Many people don’t realize that the money they handle every day has so much history behind it, as does the place where the money is made. The first United States Mint opened in Philadelphia and is still the largest producing mint in the world. There are many interesting facts about this historic place.
It all started in 1799
The US Mint opened for business in 1799 as an independent agency reporting only to the President of the United States. That changed in 1873 when it became part of the United States Department of the Treasury.
But how does it make money?
The US Mint is able to produce money for less than the face value. They then sell the money for face value, which results in profit. This process is known as seigniorage.
Raining? No entrance!
According to the US Mint’s rules in 1825, “Visitors may be admitted by permission of an officer to see the various operations of the Mint on all working days except Saturdays and rainy days.”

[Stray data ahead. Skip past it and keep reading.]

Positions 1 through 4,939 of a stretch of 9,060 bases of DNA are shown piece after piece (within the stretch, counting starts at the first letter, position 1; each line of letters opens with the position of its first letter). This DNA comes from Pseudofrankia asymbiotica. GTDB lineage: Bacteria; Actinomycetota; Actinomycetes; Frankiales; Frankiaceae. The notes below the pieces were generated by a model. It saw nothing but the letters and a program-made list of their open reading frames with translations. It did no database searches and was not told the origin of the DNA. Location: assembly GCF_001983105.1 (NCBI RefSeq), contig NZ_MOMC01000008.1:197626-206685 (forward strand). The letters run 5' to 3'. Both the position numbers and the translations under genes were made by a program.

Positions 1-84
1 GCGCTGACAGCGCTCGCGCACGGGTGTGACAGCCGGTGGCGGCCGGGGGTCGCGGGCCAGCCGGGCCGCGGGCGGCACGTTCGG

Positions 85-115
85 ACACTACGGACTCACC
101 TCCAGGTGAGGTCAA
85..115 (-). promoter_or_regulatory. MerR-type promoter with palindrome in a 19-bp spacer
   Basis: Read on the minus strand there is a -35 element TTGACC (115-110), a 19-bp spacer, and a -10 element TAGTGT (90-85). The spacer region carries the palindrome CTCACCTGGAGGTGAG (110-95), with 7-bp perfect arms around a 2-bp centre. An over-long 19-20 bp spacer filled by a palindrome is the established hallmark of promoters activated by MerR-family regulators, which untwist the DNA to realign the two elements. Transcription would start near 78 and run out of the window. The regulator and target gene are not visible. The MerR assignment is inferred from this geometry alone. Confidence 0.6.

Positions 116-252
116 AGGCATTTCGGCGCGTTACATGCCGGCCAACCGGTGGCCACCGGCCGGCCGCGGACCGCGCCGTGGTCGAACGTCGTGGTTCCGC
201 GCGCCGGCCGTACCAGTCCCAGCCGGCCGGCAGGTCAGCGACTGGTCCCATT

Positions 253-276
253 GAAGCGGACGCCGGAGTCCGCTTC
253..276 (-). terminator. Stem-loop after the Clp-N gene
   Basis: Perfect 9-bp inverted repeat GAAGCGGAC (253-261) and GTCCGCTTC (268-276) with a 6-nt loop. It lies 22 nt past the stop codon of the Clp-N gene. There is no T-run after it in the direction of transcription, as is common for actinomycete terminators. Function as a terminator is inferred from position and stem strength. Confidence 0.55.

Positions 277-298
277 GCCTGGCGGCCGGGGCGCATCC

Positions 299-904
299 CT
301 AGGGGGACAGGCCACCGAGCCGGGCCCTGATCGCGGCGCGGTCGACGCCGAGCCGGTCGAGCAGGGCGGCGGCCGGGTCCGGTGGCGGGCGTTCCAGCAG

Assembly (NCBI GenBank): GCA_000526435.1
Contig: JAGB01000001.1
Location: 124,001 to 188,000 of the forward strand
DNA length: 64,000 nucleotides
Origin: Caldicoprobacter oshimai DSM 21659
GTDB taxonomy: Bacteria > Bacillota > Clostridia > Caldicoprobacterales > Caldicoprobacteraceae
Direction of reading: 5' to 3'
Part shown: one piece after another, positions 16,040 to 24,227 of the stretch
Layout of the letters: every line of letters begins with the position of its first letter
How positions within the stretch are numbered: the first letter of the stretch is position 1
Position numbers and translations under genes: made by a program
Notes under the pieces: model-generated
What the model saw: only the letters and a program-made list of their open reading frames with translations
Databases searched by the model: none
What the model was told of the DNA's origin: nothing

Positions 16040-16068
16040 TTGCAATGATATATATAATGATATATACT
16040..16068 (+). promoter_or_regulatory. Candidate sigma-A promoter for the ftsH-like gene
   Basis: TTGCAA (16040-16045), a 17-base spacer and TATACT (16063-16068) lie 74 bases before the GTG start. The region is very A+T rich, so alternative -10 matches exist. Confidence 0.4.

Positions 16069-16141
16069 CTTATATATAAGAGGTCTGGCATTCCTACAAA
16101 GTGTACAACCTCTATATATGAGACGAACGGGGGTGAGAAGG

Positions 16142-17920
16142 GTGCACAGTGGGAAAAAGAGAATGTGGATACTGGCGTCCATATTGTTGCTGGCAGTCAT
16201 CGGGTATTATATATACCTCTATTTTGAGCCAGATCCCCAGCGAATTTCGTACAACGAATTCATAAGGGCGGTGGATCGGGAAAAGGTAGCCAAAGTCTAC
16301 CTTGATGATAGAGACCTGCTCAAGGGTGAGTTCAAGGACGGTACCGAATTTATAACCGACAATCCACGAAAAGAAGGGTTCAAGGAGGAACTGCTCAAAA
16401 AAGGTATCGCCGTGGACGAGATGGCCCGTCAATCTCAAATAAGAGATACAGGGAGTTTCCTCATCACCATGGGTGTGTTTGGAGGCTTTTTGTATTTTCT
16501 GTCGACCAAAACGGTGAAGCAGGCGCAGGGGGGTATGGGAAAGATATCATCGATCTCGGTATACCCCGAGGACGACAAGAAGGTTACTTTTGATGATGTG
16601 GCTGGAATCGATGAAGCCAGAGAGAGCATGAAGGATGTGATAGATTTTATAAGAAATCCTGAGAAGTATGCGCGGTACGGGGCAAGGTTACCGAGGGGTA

If you were to visit the Philadelphia Mint, you’d see a 150-year-old eagle. Peter was a real bald eagle who made the US Mint his home. After he died, he was preserved and mounted.
The US Mint was initially fueled by horses, oxen and men! The steam-powered coin press wasn’t introduced until 1836.
Four times the charm
The Philadelphia Mint is in its fourth building. It is home the original key to the first building as well as a chair that George Washington was thought to have sat on during a visit.